Brough recalled the date, Oct. 14, 2010, when she was told she had breast cancer. Numb with pain, knowing her family would be devastated that same evening the nursing home where her mother lived called to inform Brough of her mom’s passing.
“A double whammy,” Brough said.
But with solid family support, the County resident stood strong and brave, ready for the next 18 months which included chemotherapy, radiation, surgery and all the side effects.
“There were a lot of tears but laughter and good times dried a lot of those tears,” she remembered.
Brough said she tried to maintain as normal a life as possible and, after treatment, she took her maintenence drugs, attended check ups and soon, five years had passed.
“Life was good, my family has grown and I’m well on my way to that ten year mark,”Brough said. “To be told you have cancer is hard nut to swallow. To be told your breast cancer has returned is like a 2×4 to the side of your head. They are the worst words a cancer survivor has to hear.
A diagnosis of stage four metastatic breast cancer was treatable but not curable.
“Not so great but I hear treatable and I can work with that,” Brough said. “Since my first diagnosis my grandson Calvin has come into my life and he’s my bestest medicine.”
Since that first diagnosis, the cancer fighting landscape has changed as well.
“In eight years oncology has grown in major ways and if you think fundraisers like this one aren’t doing anything, think again,” she said.”The tests I had to do in Kingston last time are now available in Belleville and there more oncologists added to relieve wait times and more nurses and better amenities.”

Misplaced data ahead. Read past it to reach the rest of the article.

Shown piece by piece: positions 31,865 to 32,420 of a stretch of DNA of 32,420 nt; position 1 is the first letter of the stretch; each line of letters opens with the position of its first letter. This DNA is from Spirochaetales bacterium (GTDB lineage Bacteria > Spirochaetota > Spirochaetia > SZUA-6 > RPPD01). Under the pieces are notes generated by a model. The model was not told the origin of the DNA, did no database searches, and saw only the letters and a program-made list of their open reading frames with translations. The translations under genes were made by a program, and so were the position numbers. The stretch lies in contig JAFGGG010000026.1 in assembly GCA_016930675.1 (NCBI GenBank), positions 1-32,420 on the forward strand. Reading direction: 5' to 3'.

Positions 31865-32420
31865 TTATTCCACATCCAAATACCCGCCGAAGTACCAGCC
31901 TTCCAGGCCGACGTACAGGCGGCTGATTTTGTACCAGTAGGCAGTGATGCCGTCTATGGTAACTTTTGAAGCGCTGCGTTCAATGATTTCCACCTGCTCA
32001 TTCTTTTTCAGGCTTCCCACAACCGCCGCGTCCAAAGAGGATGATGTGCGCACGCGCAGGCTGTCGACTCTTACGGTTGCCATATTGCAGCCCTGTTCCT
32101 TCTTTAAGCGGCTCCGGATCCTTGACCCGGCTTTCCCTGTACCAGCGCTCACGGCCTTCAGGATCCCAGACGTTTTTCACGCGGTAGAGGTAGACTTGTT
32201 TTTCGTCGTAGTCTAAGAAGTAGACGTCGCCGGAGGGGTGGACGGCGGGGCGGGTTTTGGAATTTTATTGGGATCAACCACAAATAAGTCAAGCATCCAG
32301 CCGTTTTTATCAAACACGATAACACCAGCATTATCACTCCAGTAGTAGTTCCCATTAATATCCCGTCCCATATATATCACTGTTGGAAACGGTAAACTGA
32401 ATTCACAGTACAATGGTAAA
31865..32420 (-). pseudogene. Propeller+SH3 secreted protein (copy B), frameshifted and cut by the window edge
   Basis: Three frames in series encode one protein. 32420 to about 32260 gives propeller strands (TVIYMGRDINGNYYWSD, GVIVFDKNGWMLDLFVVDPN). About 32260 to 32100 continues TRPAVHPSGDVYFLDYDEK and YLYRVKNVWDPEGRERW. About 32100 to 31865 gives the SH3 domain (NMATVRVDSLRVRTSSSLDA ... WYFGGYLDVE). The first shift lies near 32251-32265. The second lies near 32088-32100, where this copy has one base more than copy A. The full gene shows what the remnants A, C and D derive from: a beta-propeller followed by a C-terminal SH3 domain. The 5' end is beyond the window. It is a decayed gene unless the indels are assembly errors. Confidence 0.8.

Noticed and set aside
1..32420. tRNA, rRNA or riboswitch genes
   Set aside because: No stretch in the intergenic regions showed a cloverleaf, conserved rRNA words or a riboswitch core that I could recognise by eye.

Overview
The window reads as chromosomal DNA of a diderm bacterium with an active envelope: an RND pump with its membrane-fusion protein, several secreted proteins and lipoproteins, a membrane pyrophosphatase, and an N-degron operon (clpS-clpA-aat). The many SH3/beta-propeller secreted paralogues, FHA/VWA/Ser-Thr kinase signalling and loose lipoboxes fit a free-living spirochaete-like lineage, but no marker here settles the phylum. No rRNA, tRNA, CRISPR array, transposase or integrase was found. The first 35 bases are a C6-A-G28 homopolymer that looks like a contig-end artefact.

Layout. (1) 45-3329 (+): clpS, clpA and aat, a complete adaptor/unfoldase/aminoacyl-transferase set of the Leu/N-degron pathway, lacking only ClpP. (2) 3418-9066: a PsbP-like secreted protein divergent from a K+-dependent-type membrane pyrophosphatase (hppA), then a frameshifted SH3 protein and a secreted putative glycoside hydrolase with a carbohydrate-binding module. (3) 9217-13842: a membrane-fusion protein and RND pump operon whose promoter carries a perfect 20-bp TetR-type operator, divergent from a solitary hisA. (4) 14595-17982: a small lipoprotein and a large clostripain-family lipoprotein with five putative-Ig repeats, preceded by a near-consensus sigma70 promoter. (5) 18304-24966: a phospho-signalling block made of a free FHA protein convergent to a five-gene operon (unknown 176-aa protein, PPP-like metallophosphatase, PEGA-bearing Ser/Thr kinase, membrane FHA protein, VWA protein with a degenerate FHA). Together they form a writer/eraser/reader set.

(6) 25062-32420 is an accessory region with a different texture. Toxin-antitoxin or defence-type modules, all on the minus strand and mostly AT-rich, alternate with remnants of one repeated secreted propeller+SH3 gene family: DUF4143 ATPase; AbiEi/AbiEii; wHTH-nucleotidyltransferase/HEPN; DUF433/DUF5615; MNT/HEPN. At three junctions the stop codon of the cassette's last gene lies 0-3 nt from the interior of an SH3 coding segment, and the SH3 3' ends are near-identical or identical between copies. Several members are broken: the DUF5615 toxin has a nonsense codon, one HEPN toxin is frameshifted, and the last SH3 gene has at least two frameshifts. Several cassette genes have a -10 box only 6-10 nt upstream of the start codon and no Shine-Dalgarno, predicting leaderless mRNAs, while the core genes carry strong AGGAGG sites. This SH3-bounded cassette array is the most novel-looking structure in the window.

And more and better treatment options including experimental drugs.
“This time, there’s hair loss but no nausea, again, this is an improvement and I know I’m in the hands of the very best so I stay positive because I’m not done yet. I’ve got a long bucket list is long and unfinished,” she said.
After completing her survivor lap with her grandson in her arms, Brough told the Gazette she wanted to share the real end of having cancer “not just the medical stuff” including the emotions a cancer patient runs through.
Brough shares her journey through social media postings that are benefical to both those who might be going through the same struggle as well for herself on her journey.
“It makes you stop and think to not sweat the small stuff, do what you can when you can, embrace the journey and as I said, my bucket list is long and I plan on crossing everything off it,” she said.
Among the many longstanding teams of Relay for Life participants taking part Friday were the Black Crick Chicks.
The group actually predates the Picton Relay for Life event by five years and was taking part in its 15th Relay for Life event on Friday.
Team member Brenda Bond explained cancer has touched every family in the circle of friends who work hard almost on a yearly basis to raise money for the CCS.
“It has touched every one of our families and one of our chicks had the battle of going through chemo and radiation and we support her. We have a good time, raise a lot of money and try to keep the spirit going,” she added.